How to Install Board and Batten to a Small Room
I have made a lot of progress on the bathroom I am re-doing. Now I just have to paint and add the fun stuff – window treatment, shower curtain, rugs, and accessories. I will post about each of them in upcoming posts. Here is the before photo of the bathroom in case you forgot (I know it has been awhile).
How To Install Board and Batten to Walls
- 3 1/2″ wide Pre-Primed Mdf or Wood boards(vertical)
- 5 1/2″ wide Pre-Primed Mdf or Wood boards (horizontal)
- Table or Mitre Saw
- Liquid Nails
- Tape Measure
- Bubble Level
- 12″ Ruler
I removed the bottom trim from the window so the boards would look better against the window. It was an extra step, but I feel it was worth it. It now has a much cleaner look. I also removed the existing wimpy baseboards as I wanted beefier looking ones. I used 5 1/2″ Mdf boards as my new baseboards.
I painted the top section of the wall first, this makes it much easier than to have to tape everything off once the Board and Batten is up.
I measured and cut all the boards before I attached them to the walls. All of the vertical boards were cut to the same length except for the ones that were under the window, one above the toilet, and two by counter. The vertical boards are 3 1/2″ wide primed Mdf. The horizontal ones are 5 1/2″ wide Mdf.
To space the boards evenly around the wall, I used a 12″ ruler as my spacer. Most of the cuts were straight across, I did have to make a few angled cuts on the baseboard and top boards in the corners.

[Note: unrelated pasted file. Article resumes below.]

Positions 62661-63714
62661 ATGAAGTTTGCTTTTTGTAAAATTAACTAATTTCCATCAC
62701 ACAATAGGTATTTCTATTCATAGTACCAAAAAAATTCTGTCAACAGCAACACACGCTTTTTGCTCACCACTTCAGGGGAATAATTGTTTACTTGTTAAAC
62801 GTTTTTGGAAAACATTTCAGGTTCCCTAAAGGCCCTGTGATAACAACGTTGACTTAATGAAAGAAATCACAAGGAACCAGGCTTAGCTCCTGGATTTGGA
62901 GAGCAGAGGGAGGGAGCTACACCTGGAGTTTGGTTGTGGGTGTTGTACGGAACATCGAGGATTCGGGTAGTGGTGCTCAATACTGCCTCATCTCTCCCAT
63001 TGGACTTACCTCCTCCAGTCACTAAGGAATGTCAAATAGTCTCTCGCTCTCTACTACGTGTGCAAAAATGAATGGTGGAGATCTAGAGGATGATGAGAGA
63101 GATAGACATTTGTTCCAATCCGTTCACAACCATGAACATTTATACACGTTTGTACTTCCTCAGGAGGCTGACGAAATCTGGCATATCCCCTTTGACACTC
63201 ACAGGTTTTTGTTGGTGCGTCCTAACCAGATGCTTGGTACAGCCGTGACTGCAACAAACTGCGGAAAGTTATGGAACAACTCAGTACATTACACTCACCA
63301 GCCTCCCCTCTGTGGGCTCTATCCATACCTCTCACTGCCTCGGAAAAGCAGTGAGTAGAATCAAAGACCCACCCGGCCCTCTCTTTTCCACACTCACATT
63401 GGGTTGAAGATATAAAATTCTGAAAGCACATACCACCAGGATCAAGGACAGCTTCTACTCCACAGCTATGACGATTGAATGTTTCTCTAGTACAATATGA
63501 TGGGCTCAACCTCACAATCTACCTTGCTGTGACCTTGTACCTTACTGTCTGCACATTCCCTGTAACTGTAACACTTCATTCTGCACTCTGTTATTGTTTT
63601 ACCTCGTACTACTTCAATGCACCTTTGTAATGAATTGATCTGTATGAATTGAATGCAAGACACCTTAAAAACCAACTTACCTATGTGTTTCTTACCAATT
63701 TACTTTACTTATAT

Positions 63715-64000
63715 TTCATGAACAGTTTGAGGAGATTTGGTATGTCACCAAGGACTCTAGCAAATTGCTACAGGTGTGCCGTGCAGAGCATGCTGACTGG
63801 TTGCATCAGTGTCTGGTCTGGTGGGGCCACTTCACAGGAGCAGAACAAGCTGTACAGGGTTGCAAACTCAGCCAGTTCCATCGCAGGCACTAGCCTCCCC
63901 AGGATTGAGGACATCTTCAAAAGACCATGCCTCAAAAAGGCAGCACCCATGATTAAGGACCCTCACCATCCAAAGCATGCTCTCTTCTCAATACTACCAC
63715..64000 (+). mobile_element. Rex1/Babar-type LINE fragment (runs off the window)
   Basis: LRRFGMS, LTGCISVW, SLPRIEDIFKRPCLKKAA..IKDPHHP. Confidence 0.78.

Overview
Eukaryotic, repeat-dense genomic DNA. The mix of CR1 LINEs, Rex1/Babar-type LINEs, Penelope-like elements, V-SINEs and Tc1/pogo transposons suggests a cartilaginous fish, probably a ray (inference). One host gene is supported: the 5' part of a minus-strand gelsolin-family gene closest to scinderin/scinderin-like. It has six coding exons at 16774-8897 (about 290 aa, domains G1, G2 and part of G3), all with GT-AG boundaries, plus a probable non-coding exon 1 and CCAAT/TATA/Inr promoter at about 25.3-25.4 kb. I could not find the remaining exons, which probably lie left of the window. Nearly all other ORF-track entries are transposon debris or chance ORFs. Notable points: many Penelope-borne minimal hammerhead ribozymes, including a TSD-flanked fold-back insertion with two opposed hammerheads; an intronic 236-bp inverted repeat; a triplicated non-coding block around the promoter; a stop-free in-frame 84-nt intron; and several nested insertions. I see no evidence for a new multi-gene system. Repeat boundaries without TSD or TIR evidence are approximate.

Once I was sure everything was cut correctly, I used Liquid Nails to attach the boards to the wall. I used a bubble level to make sure I was attaching them straight and even.
Had a few obstacles to work around – the toilet tank and the AC vent.
Looks lovely, doesn’t it? It will soon.
I was lucky that my 12″ spacing worked perfectly on this wall – no obstacles.
How I Made a Small Window Look Bigger
This is the window before – pretty small. I wanted to give it more impact so I added molding to the top.
I cut a piece of very smooth plywood the width of the window x the height between the window and the ceiling. It is the same thickness as the existing window trim. I used Liquid Nails to attach it to the wall.
I also did this between my family room and kitchen to break up a long wall they share. You can read about that in this post – In A Weekend 123…
I added crown molding to the top of the plywood and a piece of screen molding to hide the joint between the board and the existing window trim. I needed my friend Karen’s Miter saw to cut the Crown molding. As always – Thanks Karen for supplying me with the cool tools I don’t own.
Now it just needs to be painted. You can easily see this window when you are standing in my foyer. It will now have more impact and look foyer worthy.